But just for a visit.
The last flying B-29 Superfortress, Fifi, is stopping by the Historic Flight Foundation at Paine Field this summer. The bomber was built in 1945 in Boeing's Renton plant.
Visitors can look inside and even hitch a ride on the 69-year-old airplane during more than two weeks it will be in town.
A flight on Fifi isn't cheap, though. Ticket prices start at $575 for a seat in the back of the plane, where airmen operated the heavy bomber's machine guns. The best seat in the house — the bombardier's position — costs $1,495 but gives you a front-seat view.
Fifi will be open to the public June 19 through July 6 at Paine Field. The airplane is operated by the Commemorative Air Force, which restores and operates about 150 vintage aircraft.
While nearly 4,000 B-29 Superfortresses were built during and just after World War II, Fifi is the only one in flying condition.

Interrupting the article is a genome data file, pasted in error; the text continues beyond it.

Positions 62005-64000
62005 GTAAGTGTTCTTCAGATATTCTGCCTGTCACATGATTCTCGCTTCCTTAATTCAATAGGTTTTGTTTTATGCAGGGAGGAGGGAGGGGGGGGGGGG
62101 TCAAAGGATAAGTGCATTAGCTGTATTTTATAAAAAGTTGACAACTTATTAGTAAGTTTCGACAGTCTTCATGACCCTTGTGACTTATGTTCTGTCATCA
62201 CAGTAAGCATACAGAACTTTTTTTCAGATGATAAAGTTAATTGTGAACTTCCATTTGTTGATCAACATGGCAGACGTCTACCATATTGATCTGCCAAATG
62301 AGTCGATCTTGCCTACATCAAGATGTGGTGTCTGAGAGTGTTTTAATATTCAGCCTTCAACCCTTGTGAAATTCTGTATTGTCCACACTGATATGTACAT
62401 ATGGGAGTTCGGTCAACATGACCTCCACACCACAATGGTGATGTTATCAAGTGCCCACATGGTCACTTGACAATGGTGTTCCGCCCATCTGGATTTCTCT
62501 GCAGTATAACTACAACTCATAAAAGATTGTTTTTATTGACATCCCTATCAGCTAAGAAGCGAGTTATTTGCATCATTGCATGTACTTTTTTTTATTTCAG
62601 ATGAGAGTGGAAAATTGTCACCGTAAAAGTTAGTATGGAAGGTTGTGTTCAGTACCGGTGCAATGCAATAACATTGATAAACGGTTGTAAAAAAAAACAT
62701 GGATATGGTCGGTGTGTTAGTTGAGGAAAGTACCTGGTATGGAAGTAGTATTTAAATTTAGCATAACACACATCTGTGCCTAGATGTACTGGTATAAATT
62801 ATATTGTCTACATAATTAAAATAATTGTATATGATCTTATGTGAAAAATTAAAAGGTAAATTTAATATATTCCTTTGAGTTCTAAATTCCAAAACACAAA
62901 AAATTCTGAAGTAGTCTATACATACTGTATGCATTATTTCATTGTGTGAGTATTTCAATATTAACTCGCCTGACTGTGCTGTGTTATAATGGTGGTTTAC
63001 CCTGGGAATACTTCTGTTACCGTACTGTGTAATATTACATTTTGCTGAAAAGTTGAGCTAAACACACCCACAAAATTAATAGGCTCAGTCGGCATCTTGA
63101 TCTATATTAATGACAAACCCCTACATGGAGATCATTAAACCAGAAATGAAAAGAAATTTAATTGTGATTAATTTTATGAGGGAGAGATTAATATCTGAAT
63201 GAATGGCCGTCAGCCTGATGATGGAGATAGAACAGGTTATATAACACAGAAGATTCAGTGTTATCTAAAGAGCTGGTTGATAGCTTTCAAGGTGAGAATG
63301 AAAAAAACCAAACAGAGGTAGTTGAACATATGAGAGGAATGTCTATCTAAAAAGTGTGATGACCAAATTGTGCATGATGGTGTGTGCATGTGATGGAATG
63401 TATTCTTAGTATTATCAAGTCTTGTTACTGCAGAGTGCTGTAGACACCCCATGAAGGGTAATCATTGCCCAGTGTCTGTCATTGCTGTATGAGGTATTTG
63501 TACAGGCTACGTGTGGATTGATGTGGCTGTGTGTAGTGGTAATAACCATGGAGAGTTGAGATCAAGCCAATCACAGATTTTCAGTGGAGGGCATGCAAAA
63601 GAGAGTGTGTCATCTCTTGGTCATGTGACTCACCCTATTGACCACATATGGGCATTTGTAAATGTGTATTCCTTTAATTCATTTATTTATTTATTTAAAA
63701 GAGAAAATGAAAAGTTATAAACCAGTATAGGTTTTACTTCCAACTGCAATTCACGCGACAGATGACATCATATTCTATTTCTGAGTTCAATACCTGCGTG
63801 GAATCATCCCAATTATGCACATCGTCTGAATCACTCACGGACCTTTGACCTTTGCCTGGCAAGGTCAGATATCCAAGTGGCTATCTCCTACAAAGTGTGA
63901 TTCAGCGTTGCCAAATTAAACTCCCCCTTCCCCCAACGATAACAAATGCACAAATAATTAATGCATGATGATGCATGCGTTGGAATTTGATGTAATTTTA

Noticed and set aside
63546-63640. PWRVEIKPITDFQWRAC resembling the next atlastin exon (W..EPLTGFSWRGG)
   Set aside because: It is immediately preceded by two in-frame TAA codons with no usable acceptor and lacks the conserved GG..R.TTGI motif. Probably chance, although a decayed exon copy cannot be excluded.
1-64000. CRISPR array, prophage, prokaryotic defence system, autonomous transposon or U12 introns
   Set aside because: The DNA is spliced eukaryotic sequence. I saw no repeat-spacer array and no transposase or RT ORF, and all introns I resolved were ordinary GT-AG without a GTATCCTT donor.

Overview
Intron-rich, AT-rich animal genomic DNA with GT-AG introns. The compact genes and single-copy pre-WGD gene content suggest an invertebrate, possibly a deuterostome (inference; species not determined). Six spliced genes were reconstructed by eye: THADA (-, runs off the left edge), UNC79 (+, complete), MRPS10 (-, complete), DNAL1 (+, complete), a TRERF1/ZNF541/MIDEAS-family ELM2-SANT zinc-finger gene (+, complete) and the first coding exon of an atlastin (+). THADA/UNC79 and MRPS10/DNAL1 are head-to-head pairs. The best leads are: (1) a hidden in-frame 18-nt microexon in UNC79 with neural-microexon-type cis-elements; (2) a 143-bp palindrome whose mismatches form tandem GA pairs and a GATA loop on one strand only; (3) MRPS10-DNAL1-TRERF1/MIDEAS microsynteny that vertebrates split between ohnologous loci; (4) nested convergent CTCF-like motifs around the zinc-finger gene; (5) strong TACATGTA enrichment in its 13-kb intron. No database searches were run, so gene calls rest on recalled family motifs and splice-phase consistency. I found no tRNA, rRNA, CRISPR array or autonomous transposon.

During the war, the B-29 provided a critical heavy punch in the Allies' air campaigns against Germany and Japan. The most well-known B-29 is the Enola Gay, which dropped an atomic bomb on Hiroshima, Japan, on Aug. 6, 1945. A second B-29, dubbed Bockscar, dropped a second atomic bomb on Nagasaki, Japan, a few days later.
The U.S. Air Force continued using them in various roles through the 1950s.
Despite the plane's important role in defeating the Axis Powers, few B-29s are still around today. More than 20 Superfortresses are on display at various museums, mostly in the U.S., and a group in Wichita, Kan., is working to restore a second B-29, dubbed Doc, to flying condition.
Before landing in Everett, the plane is scheduled to be in Olympia June 12-15 and at Seattle's Boeing Field June 16-18. After leaving Western Washington, Fifi is scheduled for stops in Spokane and Boise.
Dan Catchpole: 425-339-3454; firstname.lastname@example.org; Twitter: @dcatchpole.
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